Created as a response to the mass-incarceration system, custody hearings face challenges, distortions and local specificities through its expansion to all regions of a continental country
Since 2011, the IDDD has advocated, in the Congress and in the institutions of the justice system, the creation of custody hearings, acting to make them effective. From 2015 on, through an agreement with the National Justice Council (CNJ) and the Ministry of Justice, we started to monitor the implementation of the then new institute in a pilot project in the state of São Paulo. The initiative was then expanded to all regions of Brazil. Since then, we have followed its implementation, with the publication of three reports. The most recent one, from 2019, brings the result of monitoring custody hearings in 13 cities in nine states (AL, BA, DF, MG, PR, PE, RJ, RS and SP). Named “The End of Freedom: the urgency of rescuing the meaning and effectiveness of the custody hearings”, the study revealed the extinction of the granting of unrestricted freedom – which means, without the imposition of precautionary measures – which is the first step into the criminal justice system. Besides generating diagnostics, the IDDD has promoted meetings bringing together public defenders, judges and prosecutors directly involved in the implementation of custody hearings in different regions of Brazil, to discuss its improvements.
National Council of Justice’s pilot project and the IDDD’s monitoring
A pilot project, conceived by the National Council of Justice (CNJ) with the support of the IDDD, of the Ministry of Justice, of the Courts of Justice, and of state governments, was put into practice in February 2015 – when the capital of the state of São Paulo began to hold custody hearings. The initiative consisted of the creation of a multidisciplinary structure in the state Courts of Justice, which would receive arrested people right after their detention. A judge would analyze the need for provisional arrest or alternative precautionary measures, in order to comply Brazilian judicial practices to the Pact of San Jose (American Convention on Human Rights) and to the International Covenant on Civil and Political Rights (both of which establish that, after detention, the person in custody must be promptly presented to a judge. The hearings began to take place in the criminal Courts of Justice, within 24 hours after the arrest, with the presence of a lawyer of public defender. In April 2015, the IDDD signed a Technical Cooperation Agreement with the CNJ and the Ministry of Justice that gave rise to the “Custody Hearings Project”. The scope has then become national and we were responsible for monitoring and analyzing the implementation of the pilot project, systematizing information about its impacts on the justice system. In those places outside of São Paulo, we monitored the development of custody hearings through information sent by the Courts of Justice and with the help of local partners (organizations, universities, or study groups) that engaged in the monitoring in loco, noting several specificities about the implementation in different places. The results of the study can be seen in a report published in December 2017.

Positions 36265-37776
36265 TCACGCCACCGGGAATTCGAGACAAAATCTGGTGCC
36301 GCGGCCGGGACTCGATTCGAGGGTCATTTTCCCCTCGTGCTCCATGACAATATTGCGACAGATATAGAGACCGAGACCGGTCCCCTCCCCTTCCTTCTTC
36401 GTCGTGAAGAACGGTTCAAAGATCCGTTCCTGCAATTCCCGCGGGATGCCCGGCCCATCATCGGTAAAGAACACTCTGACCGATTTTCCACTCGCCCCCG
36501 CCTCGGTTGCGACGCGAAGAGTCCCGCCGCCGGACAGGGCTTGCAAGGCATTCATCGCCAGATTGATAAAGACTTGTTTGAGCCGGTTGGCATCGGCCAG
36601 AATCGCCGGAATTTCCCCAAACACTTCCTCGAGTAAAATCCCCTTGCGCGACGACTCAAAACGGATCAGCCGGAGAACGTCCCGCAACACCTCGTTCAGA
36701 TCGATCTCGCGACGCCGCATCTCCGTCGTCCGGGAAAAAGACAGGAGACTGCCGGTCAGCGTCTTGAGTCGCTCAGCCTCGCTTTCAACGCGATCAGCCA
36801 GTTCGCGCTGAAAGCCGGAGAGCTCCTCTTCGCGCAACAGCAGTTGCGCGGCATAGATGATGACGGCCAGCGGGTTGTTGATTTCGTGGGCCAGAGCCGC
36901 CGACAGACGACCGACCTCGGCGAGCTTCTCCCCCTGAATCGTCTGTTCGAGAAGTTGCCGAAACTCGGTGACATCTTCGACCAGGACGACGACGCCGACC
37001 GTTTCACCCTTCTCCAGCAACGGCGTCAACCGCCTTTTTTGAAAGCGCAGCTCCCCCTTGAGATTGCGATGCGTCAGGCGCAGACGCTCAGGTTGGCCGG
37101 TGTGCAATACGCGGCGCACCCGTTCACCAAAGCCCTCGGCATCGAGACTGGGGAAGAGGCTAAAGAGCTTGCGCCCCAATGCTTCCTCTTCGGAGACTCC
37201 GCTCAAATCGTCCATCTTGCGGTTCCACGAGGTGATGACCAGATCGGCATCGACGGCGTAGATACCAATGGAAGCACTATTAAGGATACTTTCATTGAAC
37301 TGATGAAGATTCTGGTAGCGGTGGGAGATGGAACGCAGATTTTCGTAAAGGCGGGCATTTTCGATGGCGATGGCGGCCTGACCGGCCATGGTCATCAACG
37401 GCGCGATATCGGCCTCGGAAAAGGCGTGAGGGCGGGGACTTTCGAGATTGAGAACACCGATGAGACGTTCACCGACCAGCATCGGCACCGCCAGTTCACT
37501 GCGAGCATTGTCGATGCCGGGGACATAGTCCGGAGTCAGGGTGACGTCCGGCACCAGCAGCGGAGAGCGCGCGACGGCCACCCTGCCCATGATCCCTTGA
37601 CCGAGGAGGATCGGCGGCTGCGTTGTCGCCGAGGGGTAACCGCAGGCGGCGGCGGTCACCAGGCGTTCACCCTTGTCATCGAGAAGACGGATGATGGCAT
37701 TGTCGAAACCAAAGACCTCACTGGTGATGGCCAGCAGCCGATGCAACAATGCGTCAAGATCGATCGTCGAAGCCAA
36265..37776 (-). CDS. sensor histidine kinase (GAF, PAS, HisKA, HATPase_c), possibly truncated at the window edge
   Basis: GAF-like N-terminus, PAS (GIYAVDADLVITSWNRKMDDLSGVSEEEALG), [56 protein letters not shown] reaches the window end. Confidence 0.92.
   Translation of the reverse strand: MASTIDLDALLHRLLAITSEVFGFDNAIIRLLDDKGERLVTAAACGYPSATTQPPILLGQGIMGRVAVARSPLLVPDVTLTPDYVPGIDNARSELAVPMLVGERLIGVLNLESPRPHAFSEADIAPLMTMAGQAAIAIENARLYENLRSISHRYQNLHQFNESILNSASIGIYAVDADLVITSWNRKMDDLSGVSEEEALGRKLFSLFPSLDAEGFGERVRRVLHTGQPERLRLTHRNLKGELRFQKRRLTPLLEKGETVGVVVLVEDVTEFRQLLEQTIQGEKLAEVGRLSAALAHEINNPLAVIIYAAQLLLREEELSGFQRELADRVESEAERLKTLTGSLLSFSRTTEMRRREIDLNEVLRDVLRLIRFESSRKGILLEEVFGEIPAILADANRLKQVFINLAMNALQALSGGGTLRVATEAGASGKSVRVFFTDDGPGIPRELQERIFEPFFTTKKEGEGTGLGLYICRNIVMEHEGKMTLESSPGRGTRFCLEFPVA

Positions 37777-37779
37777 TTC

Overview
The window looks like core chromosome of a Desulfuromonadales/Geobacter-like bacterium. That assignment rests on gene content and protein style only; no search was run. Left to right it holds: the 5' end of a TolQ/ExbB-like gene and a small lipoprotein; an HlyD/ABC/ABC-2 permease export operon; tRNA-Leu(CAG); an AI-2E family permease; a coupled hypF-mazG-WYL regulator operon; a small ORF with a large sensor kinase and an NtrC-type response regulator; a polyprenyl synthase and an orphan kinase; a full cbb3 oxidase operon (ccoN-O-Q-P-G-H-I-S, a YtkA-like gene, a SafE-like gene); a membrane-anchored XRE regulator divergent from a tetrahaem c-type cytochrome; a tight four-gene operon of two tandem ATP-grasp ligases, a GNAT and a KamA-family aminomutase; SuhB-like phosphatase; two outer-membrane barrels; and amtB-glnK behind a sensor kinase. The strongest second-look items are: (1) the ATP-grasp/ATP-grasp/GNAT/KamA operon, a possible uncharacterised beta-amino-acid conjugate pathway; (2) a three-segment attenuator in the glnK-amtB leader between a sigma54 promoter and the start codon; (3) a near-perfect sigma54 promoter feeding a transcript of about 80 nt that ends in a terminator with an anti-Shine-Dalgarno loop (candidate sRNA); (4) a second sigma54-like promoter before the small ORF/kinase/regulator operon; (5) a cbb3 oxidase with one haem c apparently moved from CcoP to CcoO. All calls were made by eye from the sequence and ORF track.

Custody hearings in the Federal Supreme Court
In September 2015, the Federal Supreme Court ordered custody hearings to be held within a maximum of 90 days throughout the national territory, as one of the necessary measures to mitigate the consequences of the collapse in the Brazilian prison system (ADPF n. 347).
Public Hearing at the Inter-American Commission on Human Rights
Also in October 2015, the IDDD; Conectas Human Rights; the Earth, Labor and Citizenship Institute (ITTC); the Global Justice; and the International Human Rights Clinic of Harvard University were admitted to a public hearing at the Organization of American States (OAS) Office in Washington during the 156th regular session of the Inter-American Commission on Human Rights. The meeting dealt with the results achieved by the “Custody Hearings Project”. In the event proposed by the Brazilian State, the IDDD was represented by its then executive director Isadora Fingermann, who brought monitoring data, as well as recommendations for the improvement of the measure.